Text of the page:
The great deficiency of the Negro, however, is his small knowledge of the art of social life; that last expression of human culture. His development in group life was abruptly broken off by the slave ship, directed into abnormal channels, and dwarfed by the Black Codes, and suddenly wrenched anew by the Emancipation Proclamation. He finds himself, therefore, peculiarly weak in that nice adaptation of individual life to the life of the group which is the essence of civilization. This is shown in the grosser forms of sexual immorality, disease and crime, and also in the difficulty of race organization for common ends economic or in intellectual lines.
W.E.B. Du Bois, The Study of the Negro Problems (1898)
So, what’s the difference between what DuBois wrote over a hundred years ago and what Bill Cosby said last year? Nothing much, except that DuBois offered his views in an obscure essay. Cosby, however, had the temerity to criticize the “lower economic people” for not keeping up their “end of the deal” at a NAACP gala celebrating a dead letter: the 1954 Supreme Court’s Brown vs. Board of Education decision that struck down segregation in public schools. Cosby’s greatest sin is being a black celebrity and saying it in public.
Cosby said unkind things about the poor, but what he said was forty years too late and didn’t include the black elite. Michael Eric Dyson, however, in his latest book—Is Bill Cosby Right? Or Has the Black Middle Class Lost Its Mind (Perseus, 2005)—makes an issue of Cosby saying anything at all.
Cosby has never really dealt with race identity issues in his comedy. His error, according to Dyson, is that Cosby’s career has been built on the naïve avoidance of race in his comedy—i.e., the sin of “colorblindness.” Or put another way, Cosby is guilty of using his comedy as a mirror reflecting what King advocated, namely judging people by the contents of their character, or, in this matter, by the contents of one’s comedic sensibilities.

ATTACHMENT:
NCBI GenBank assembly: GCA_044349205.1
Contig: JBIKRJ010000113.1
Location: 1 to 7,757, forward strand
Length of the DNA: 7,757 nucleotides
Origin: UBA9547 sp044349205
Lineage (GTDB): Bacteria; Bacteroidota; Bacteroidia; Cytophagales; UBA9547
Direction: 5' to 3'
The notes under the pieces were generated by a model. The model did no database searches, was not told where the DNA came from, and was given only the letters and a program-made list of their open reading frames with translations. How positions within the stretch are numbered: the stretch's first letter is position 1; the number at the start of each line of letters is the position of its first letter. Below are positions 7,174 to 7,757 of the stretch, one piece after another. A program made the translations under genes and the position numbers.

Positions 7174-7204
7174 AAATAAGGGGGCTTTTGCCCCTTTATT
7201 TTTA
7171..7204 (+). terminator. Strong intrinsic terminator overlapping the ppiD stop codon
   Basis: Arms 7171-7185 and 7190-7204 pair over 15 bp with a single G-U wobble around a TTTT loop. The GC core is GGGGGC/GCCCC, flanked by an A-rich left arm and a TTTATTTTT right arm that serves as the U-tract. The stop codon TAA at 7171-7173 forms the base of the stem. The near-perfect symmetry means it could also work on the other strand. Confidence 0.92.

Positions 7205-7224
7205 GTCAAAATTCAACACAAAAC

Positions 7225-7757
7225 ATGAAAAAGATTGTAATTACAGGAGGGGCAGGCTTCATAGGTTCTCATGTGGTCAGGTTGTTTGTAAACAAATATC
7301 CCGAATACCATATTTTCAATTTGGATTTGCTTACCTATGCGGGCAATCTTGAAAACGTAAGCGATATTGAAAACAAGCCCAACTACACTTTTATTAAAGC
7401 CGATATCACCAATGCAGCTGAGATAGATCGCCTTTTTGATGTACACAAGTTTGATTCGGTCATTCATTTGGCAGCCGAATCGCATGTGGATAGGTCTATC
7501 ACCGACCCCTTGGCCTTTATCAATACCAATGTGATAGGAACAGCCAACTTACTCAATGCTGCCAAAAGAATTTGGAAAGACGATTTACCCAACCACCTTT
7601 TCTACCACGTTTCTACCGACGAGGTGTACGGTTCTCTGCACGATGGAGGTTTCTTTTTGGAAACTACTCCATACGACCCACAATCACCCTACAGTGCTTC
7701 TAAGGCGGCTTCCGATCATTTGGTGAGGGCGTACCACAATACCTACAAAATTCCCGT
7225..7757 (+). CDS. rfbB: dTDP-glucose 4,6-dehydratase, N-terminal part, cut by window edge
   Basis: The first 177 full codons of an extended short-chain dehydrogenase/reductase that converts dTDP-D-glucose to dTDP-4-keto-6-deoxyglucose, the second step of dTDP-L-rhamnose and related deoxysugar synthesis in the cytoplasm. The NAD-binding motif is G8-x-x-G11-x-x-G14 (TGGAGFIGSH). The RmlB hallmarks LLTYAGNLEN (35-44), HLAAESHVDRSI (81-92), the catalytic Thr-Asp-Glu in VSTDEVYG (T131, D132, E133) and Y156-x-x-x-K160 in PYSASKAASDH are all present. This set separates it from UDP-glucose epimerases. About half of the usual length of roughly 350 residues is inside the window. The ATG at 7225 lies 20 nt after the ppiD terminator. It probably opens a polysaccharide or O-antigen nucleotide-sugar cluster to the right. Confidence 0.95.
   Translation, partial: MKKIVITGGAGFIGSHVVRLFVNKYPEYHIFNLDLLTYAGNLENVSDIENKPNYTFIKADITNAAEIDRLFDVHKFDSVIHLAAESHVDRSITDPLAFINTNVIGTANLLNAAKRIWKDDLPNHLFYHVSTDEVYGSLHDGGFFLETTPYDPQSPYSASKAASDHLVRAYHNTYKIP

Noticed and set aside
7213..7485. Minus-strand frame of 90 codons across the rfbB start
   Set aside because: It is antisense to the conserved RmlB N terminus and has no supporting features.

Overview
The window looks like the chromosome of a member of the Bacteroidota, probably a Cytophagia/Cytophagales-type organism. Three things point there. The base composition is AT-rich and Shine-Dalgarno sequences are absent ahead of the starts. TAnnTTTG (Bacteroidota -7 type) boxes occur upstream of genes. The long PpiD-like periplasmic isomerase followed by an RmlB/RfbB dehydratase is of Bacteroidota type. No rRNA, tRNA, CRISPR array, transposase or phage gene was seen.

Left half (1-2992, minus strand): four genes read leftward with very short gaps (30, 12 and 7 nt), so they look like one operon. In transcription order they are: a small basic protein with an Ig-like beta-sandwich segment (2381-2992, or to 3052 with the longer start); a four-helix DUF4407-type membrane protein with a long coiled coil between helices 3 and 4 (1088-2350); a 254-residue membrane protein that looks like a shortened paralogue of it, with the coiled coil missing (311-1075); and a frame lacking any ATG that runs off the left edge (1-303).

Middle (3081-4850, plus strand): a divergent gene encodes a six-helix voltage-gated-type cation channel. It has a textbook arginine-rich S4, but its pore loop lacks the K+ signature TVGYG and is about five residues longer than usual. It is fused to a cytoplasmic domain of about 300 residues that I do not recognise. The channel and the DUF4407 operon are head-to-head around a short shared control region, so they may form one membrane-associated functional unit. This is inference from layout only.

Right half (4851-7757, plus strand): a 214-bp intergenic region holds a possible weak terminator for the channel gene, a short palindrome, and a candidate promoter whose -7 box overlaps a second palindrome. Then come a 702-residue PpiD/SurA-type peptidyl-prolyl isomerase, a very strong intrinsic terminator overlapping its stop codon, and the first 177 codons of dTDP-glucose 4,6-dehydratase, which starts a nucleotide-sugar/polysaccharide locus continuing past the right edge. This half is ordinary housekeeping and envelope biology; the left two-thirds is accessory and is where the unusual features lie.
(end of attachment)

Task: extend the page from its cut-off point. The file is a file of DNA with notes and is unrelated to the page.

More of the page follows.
Dyson, as a cultural critic, builds his case on an anemic intellectual scaffold. Since comedy is an aspect of culture, and since Cosby hasn’t given voice to his definition of “blackness,” Cosby, therefore, cannot speak in the public realm about black people, or at least the black poor. As an expert in blackness, Dyson views Cosby as not having “been practiced or articulate in matters of public negotiation with subtleties, nuances and complexities of racial rhetoric.” But Dyson, of course, is. If this isn’t elitist posturing, it doesn’t exist.
After Cornel West, Michael Eric Dyson is America’s foremost second-bench market intellectual. As a cynical new breed of so-called black public intellectual, he has made a career of marketing himself as a “public intellectual” while cranking out meretricious work that wouldn’t pass as serious scholarship (i.e., it has no depth of knowledge). West himself has touted Dyson as the academy’s “most talented rhetorical acrobat,” which could be interpreted as praise for a sophist (a.k.a. a bullshit artist). Dyson’s work is glib enough to pass as “cultural criticism,” which means learning the right amount of so-called critical theory/cultural studies lexicon and dropping such terms on any black subject matter. Academics such as Henry Louis Gates, West, bell hooks and others have made careers doing this, and it may explain why blacks no longer have a clue as to what’s going on. Black intellectuals don’t care about real problems; they are into theory and pop culture. Unfortunately, this kind of criticism has given black conservative intellectuals a perch to do their jobs—that is, to give a rationalization for the conservative social and political agenda.
Dyson has cornered the market on “blackness” or racial identity formation. No longer concerned with socio-political issues or political, social, or economic organizations, market intellectuals such as Dyson pimp racial identity as a constituent element of African American social being or organization. Dyson’s bailiwick is black popular culture and he has written several pseudo-biographies of Marvin Gaye, Martin Luther King, Tupac Shakur, and Malcolm X; several books navigating racial or color line; or why he loves black women (as if anybody real cares); hip-hop; collections of his essays. Now, he’s done a book on Bill Cosby. Had Cosby not made his attack on lower-class social dysfunction, it’s doubtful that Dyson would have written book about him or in “defense” of the poor.